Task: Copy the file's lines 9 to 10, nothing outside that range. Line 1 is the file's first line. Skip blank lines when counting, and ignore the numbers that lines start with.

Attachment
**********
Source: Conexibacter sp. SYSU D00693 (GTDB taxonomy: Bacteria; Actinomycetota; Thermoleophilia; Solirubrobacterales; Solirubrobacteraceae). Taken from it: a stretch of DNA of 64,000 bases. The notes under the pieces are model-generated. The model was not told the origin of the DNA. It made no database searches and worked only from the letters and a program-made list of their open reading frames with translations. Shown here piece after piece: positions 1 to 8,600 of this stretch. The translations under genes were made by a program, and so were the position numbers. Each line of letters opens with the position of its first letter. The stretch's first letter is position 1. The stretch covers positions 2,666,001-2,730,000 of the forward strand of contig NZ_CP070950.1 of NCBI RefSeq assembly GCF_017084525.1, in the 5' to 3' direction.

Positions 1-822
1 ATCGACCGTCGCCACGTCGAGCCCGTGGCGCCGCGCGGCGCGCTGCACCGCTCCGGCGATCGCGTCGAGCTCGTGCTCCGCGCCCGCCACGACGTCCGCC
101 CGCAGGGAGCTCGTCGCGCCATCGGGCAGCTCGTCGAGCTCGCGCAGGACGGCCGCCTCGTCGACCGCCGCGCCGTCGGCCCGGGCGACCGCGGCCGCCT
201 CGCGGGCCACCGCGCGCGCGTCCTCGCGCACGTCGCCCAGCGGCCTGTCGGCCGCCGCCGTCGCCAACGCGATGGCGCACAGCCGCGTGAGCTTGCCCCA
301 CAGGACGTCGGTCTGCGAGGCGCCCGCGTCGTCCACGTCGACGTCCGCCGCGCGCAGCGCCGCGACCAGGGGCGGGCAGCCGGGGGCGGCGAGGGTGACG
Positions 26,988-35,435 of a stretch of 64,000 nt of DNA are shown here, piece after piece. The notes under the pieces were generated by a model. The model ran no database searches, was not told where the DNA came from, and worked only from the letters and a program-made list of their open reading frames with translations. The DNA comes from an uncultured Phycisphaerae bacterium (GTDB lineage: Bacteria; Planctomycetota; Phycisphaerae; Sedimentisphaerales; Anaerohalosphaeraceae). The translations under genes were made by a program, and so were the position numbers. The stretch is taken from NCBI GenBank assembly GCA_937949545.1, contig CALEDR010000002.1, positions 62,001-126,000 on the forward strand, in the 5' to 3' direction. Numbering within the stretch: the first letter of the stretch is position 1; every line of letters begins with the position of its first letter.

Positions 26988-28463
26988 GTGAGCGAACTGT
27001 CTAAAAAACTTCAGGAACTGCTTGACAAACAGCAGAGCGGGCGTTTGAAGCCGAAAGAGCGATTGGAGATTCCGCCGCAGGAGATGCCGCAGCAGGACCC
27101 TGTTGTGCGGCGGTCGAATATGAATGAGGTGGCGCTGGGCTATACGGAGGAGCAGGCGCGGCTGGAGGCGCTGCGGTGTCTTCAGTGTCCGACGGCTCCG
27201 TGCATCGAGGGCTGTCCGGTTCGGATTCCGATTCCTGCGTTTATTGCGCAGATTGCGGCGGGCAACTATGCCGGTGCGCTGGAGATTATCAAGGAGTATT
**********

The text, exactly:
26988 GTGAGCGAACTGT
27001 CTAAAAAACTTCAGGAACTGCTTGACAAACAGCAGAGCGGGCGTTTGAAGCCGAAAGAGCGATTGGAGATTCCGCCGCAGGAGATGCCGCAGCAGGACCC